Dedicated to volunteer service

Points of Light Institute Honors Volunteer Leaders for Going the Extra Mile

Washington, DC (April 15, 2010) - The remarkable founders of AARP and of the National Urban League will be honored during National Volunteer Week. Dr. Ethel Percy Andrus, founder of AARP, and Ruth Standish Baldwin and Dr. George Edmund Haynes, co-founders of the National Urban League, will be inducted posthumously into The Extra Mile - Points of Light Volunteer Pathway. These heroes will be celebrated at a reception on April 20, 2010, during the annual week that celebrates people in action.

The Extra Mile - Points of Light Volunteer Pathway is the country's only national monument dedicated to the spirit of volunteering in America. The Pathway, officially established by Points of Light in 2005, is formed by a series of bronze medallions along a one-mile walking path in downtown Washington, D.C. The monument was created by John Johansen and formalized by the Make a Difference Establishment Act of 1998 passed by the D.C. City Council. An estimated 1.7 million people visit The Extra Mile annually. Its operation is funded through private donations to the Points of Light Institute.

"The Extra Mile is a continuously evolving tribute to great American volunteer pioneers, set in the heart of the capitol," said Michelle Nunn, CEO of Points of Light Institute. "These are outstanding citizens who created a better America, and their legacies of service are strong and lasting."

Each Extra Mile honoree is commemorated on a 42-inch medallion embedded in a six-foot square block of black granite, placed at 50-foot intervals along the pathway. Medallions include the honoree's image sculpted in bas-relief, a brief description of his or her achievement and an inspirational quotation.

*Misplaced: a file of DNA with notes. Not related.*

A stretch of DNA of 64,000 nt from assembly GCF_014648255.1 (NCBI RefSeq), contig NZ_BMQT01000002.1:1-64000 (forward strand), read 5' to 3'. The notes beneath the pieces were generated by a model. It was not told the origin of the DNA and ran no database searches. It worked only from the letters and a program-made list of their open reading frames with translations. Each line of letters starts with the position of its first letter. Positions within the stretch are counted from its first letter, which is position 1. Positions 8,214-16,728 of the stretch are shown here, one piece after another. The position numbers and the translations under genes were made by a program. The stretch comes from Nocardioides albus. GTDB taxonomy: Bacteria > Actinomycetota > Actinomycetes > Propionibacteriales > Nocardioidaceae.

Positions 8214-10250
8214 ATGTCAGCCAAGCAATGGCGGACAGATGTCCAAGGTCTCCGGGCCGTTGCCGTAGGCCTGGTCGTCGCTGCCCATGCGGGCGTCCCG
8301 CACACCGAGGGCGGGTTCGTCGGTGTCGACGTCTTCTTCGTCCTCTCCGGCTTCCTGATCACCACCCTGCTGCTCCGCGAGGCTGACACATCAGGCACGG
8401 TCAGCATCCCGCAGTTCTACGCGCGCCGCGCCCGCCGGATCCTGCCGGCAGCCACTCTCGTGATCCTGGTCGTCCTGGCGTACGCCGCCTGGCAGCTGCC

Dr. Ethel Percy Andrus (1884-1967) was a schoolteacher in Los Angeles who fostered ties between the generations and encouraged everyone to view aging as an achievement to be celebrated. She was the first female high school principal in the state of California and was named Teacher of the Year by the National Congress of Parents and Teachers, as well as by the National Education Association. She was a pioneer in breaking down barriers between students of different backgrounds and in emphasizing community service to students.

After Dr. Andrus retired, she realized that many teachers, after years of devoted service, received pensions that barely sustained them. Driven by the desire to provide older Americans with access to health insurance and financial security, she founded the National Retired Teachers Association (NRTA) in 1947. Soon, non-educators sought the same benefits being offered through the NRTA. Dr. Andrus broadened her audience and founded AARP (then known as the American Association of Retired Persons). Today, AARP is the nation's largest membership organization and focuses on helping its members and everyone 50+ to live their best lives.

"Like many Extra Mile honorees, Ethel Percy Andrus was one of those very rare people with the ability to dream a dream of how to help others and the will to make the dream become a reality," said John Johansen, founder of The Extra Mile. "It's a wonderful irony that she discovered her life's purpose in retirement by working to give purpose to retired people."

Ruth Standish Baldwin (1863-1934) and Dr. George Edmund Haynes (1880-1961) co-founded the National Urban League (NUL) to help African-Americans make the transition from rural to urban life.